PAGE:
Semi-automatic quick hitches on excavators

A reminder to check that safety pins are used on semi-automatic quick hitches, following an incident where a worker was injured.

Background

A young worker’s leg was crushed when an excavator bucket unexpectedly detached from height during a house demolition.

Early indications are that the bucket was connected to an excavator via a semi-automatic quick hitch attachment when the incident occurred.

A quick hitch enables mounting and removal of attachments on machinery such as excavators. It’s also called a quick adapter or quick coupler. There are different types of quick hitches, including half-hitch, mechanical, semi-automatic and automatic.

Safety issues

Quick hitches have safety systems to prevent attachments from coming away if the hydraulics or excavator control system malfunctions or fails. It’s important to ensure the safety system is always used.

In semi-automatic quick hitches, the safety system consists of a safety pin located where the attachment joins the machine. This pin has to be manually inserted and secured with a fastener such as a lynch pin.

Quick hitch devices should comply with AS 4772 – 2008 or another equivalent standard (such as ISO13031 – 2016). AS 4772 requires that a safety system is used to ensure the attachment does not unintentionally disconnect from the quick hitch in event of failure of the primary retention system.

Every time an attachment is changed, the safety system (safety pin) must first be removed to enable the attachment to be disconnected, then re-inserted and secured once the replacement attachment is engaged. This usually requires the machine operator to get out of the machine and install the safety pin and fastener. When attachments are being changed regularly, operators may not get out of the machine and install the safety pin and fastener every time. This means that, if the primary retention system malfunctions or fails, the attachment can unexpectedly detach.

Diagram of excavator quick hitch showing the safety pin

Recommended ways to control risks

If excavators, backhoes or similar items of plant are being used on your site, or if you operate excavators with quick hitches, ensure that:

  • any quick hitch devices are fitted with the safety system, and
  • it is used in accordance with the manufacturer’s instructions

The safety system MUST be installed to prevent uncontrolled release of buckets or other attachments when the machine is in operation. This requirement must be reflected in documented site safety procedures and induction for plant operators.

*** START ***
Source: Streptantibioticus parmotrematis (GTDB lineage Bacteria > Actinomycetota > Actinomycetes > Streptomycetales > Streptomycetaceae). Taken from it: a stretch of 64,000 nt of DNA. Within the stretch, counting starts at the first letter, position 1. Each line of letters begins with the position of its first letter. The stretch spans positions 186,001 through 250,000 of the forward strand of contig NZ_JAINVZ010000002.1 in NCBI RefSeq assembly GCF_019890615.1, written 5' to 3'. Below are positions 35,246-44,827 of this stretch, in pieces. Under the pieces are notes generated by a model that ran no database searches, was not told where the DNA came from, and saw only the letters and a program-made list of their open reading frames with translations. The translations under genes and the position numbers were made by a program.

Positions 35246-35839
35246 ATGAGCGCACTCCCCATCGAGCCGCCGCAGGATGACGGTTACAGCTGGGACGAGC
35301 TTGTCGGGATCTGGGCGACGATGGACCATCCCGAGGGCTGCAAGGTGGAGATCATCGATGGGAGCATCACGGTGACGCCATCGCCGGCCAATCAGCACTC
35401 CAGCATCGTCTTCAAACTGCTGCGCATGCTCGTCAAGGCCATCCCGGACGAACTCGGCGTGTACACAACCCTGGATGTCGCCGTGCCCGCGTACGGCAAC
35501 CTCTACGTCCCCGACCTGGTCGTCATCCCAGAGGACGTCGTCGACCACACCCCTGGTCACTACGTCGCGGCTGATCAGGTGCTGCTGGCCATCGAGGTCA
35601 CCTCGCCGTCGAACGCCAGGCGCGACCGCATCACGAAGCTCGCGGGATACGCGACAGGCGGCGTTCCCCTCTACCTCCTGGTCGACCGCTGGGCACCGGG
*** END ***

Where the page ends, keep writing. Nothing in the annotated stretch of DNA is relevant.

Other measures to prevent accidental detachment

  • Replace the semi-automatic quick hitch with a fully automatic quick hitch.
  • Ensure attachments and hitches are compatible with the machine.
  • Connect and operate equipment in accordance with the manufacturer’s instructions.
  • Check that the hydraulic system provides the correct pressure to retain attachments.
  • Verify correct engagement of the primary retention system prior to use.
  • Ensure safe systems are in place to prevent accidental activation of the controls used to disengage the hitch.
  • Ensure the machine and attachments are inspected regularly, including checking for wear and checking the hydraulic system, in accordance with the manufacturer’s instructions.
  • Ensure that the operator has been trained in the use of the machine and attachments, and is provided with the necessary information and instructions.
  • Ensure that the operator has access to the attachments user manual.

Legal duties

Under the Occupational Health and Safety Act 2004, employers must, so far as reasonably practicable, provide and maintain a working environment that is safe and without risks to the health of employees. This includes identifying risks to health or safety and eliminating or reducing those risks, so far as is reasonably practicable.

Employers must, so far as is reasonably practicable, provide or maintain plant or systems of work that are safe and without risks to health.

Self-employed persons must ensure, so far as is reasonably practicable, that persons are not exposed to risks to their health and safety arising from the conduct of their undertaking.

Under the Occupational Health and Safety Regulations 2017, employers are required to conduct risk assessments on plant. Employers must then, so far as is reasonably practicable, eliminate the specific risks identified for powered mobile plant or, if it is not reasonably practicable to eliminate the risks, reduce them so far as is reasonably practicable.

SOURCE:

WorkSafe Victoria

November 08th, 2019.

https://www.worksafe.vic.gov.au/safety-alerts/semi-automatic-quick-hitches-excavators